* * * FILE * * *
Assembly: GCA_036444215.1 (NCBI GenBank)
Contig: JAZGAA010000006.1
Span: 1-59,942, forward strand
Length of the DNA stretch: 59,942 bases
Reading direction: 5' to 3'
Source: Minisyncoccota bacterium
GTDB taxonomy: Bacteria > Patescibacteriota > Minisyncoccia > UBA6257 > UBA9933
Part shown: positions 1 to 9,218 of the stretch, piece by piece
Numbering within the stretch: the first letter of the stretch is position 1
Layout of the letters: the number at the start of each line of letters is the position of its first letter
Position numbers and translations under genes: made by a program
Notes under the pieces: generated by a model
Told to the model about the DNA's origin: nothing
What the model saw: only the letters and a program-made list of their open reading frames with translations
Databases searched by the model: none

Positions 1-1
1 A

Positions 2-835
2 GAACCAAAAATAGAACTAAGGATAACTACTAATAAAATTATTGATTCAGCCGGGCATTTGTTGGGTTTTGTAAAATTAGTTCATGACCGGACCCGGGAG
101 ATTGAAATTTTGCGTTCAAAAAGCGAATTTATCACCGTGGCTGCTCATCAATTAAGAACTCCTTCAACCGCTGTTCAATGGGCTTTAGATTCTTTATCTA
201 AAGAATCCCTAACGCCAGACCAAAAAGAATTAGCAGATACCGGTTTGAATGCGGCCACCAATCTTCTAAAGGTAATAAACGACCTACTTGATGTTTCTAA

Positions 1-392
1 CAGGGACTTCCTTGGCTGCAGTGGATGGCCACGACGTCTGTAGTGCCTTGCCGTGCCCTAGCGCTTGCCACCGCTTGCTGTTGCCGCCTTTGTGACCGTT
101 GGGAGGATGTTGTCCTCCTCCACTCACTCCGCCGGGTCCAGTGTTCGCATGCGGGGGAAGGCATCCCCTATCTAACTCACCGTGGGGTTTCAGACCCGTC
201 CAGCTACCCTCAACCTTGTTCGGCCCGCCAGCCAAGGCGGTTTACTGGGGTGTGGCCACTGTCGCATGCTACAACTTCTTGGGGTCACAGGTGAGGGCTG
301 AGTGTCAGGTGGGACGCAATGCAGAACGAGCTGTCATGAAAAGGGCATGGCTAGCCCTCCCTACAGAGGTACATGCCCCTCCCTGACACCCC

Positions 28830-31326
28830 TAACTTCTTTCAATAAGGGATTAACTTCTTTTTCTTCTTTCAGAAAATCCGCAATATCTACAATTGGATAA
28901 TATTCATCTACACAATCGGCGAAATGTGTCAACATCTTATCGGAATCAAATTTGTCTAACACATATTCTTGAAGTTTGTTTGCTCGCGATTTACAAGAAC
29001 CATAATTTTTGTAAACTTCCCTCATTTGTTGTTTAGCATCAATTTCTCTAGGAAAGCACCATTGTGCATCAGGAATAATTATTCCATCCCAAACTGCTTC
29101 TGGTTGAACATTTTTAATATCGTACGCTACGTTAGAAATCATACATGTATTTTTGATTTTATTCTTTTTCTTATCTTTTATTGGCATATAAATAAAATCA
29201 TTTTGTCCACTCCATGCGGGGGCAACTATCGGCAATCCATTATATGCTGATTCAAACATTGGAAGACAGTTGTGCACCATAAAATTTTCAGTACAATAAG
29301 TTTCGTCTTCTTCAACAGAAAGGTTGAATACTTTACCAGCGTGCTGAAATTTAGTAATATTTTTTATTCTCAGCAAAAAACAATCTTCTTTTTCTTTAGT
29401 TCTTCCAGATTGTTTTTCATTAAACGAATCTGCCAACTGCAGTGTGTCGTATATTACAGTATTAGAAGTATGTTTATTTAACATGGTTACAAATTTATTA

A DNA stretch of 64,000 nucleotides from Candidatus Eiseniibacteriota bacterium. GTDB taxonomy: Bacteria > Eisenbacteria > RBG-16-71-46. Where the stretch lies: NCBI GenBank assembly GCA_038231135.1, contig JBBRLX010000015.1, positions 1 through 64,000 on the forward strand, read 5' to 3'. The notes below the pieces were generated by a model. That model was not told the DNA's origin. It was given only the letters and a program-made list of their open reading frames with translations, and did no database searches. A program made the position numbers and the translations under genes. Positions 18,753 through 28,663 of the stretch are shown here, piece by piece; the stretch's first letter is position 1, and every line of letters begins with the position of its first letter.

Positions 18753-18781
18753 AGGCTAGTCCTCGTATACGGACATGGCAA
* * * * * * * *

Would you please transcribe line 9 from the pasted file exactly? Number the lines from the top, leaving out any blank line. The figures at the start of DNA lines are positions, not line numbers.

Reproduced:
Numbering within the stretch: the first letter of the stretch is position 1